Equality At The Ballot Box
Michael Bendok | JULY 4, 2020
As politicians and legislators, United States Representatives are obliged to use their speeches and votes to represent all of their constituents. But when discriminatory voting policies bar certain demographics from reaching the ballot box, every speech they give and vote they take is absent of the voice and vote of a disenfranchised constituency. For instance, when our country was tainted by Jim Crow laws in the 19th and 20th centuries that prohibited African Americans from accessing the ballot box, their rights were limited as racist politicians were elected who did not represent them. Correspondingly, African Americans were left out of opportunities presented by benevolent policies.
The Voting Rights Act of 1965 was passed to counteract policies hinged upon Jim Crow ideologies, such poll taxes and tests, that made it nearly impossible for black and Latinx voters to access the ballot box. Because in 2013, the supreme court case Shelby County versus Holder struck down the portion of the Voting Rights Act that gave the federal government authority to prevent discriminatory voting laws, bringing the racism and segregation characterized by the Jim Crow era back to the ballot box. Since that ruling, 37 states have passed laws to suppress minority voter participation by forcing voters to show an ID when they vote under the guise of protecting election security. But when an ACLU study found that between 2000 and 2013, there were only 31 credible allegations of voter impersonation - the only type of fraud that photo IDs could prevent - during a period of time in which over 1 billion ballots were cast, is this really about election security? Absolutely not. It's about suppressing minority voices with impunity: The Brennan Center for justice quantifies that 18% of LatinX, 19% of Native Americans, and 25 percent of African-Americans don't have photo IDs, compared to 3% of whites. Just one example includes North Dakota, where thousands of native Americans on reservations, who do not have home addresses, were barred from voting.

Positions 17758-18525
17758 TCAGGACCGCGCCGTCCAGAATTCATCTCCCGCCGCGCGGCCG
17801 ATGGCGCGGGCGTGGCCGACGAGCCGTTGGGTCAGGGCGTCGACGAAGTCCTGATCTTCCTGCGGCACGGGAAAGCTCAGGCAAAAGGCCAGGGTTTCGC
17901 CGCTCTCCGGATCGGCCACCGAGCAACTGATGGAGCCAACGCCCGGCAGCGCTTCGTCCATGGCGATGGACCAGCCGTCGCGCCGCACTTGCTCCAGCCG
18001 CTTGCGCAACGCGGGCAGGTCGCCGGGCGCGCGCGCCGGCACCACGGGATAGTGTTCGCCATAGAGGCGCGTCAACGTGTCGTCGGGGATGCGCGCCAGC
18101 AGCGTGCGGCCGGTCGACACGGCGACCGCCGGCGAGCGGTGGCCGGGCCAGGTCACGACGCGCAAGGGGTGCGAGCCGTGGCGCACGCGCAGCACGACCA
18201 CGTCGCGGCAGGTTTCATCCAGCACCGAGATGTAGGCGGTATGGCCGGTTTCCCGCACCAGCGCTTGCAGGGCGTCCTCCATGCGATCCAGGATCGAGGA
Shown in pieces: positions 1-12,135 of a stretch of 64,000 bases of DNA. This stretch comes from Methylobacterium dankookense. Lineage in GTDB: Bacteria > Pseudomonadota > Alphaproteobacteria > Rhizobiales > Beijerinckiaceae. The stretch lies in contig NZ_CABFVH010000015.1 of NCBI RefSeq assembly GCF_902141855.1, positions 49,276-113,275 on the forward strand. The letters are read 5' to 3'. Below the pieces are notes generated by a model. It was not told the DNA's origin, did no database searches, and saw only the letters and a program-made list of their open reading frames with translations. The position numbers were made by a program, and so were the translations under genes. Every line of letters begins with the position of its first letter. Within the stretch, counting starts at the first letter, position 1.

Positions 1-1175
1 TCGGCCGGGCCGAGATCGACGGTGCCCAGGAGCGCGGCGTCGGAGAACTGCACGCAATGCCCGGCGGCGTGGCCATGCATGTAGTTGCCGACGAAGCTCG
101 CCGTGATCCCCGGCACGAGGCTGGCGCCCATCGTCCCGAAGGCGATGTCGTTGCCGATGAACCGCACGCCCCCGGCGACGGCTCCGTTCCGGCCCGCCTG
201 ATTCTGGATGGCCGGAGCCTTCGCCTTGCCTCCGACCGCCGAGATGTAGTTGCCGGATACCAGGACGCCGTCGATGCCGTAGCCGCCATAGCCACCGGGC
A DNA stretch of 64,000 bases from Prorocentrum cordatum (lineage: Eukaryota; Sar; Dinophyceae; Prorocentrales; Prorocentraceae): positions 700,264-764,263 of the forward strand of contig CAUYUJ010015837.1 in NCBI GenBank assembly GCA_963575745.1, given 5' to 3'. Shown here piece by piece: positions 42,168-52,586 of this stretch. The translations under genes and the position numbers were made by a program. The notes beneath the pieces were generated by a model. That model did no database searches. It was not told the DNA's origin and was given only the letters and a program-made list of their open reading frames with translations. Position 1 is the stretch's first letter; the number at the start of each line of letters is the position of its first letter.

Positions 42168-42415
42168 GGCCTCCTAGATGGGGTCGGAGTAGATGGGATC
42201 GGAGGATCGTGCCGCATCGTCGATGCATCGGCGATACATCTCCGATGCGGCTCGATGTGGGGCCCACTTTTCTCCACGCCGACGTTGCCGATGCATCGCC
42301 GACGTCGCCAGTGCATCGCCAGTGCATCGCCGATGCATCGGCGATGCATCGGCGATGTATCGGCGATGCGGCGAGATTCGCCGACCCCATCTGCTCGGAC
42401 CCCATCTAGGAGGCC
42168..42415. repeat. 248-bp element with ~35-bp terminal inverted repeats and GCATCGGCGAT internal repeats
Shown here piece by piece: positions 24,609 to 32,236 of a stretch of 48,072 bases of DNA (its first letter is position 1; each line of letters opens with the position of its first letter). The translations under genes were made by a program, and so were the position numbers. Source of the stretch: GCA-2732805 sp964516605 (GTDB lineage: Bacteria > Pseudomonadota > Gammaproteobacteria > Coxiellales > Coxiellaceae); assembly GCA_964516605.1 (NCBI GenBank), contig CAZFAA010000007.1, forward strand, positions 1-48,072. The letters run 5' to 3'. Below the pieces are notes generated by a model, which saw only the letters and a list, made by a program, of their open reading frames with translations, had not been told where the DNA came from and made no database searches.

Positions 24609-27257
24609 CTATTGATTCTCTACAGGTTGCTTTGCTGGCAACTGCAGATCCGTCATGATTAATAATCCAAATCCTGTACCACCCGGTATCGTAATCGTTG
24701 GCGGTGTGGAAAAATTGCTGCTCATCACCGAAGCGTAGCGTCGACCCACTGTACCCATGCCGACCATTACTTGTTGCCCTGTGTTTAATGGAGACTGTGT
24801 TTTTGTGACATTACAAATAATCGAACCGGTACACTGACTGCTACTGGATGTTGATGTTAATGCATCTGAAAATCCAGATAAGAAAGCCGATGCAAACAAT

It is undemocratic and immoral to suppress the vote of the 21 million Americans who are
disproportionately minorities living in poverty just because they cannot afford to travel up to 200 miles round trip and pay up to $250 for a photo ID. And due to the purging of voter rolls in several swing states, including Arizona, Wisconsin and Ohio, some Americans still can't vote with the ID they've had to fight to obtain. As the Arizona Republic explains, since 2016, the voter registrations of nearly 258,000 Arizonans were removed from voting rolls so when they go to vote in 6 months, they will be unable to do so. Beyond the immorality of voter suppression, the laws literally alter our elections. Wisconsin’s voter-ID law reduced turnout in 2016 by 300,000 votes and President Trump won the state by just 23,000 votes. But there is hope for our democracy.
In Wisconsin 2 months ago, thousands of voters showed up to the polls during a global pandemic. If people are risking their lives to make democracy happen, our representatives should make it easier for them to do so. It is time that we look past the red and blue of our parties because the fabric of our nation is ‘unity’ under the red white and blue of our flag. The right to vote is fundamental aspect of being an American, and in the wake of recent protests for equality, the ballot box is catalyst for change. We must save the future of our democracy
by destroying undemocratic barriers to the ballot box.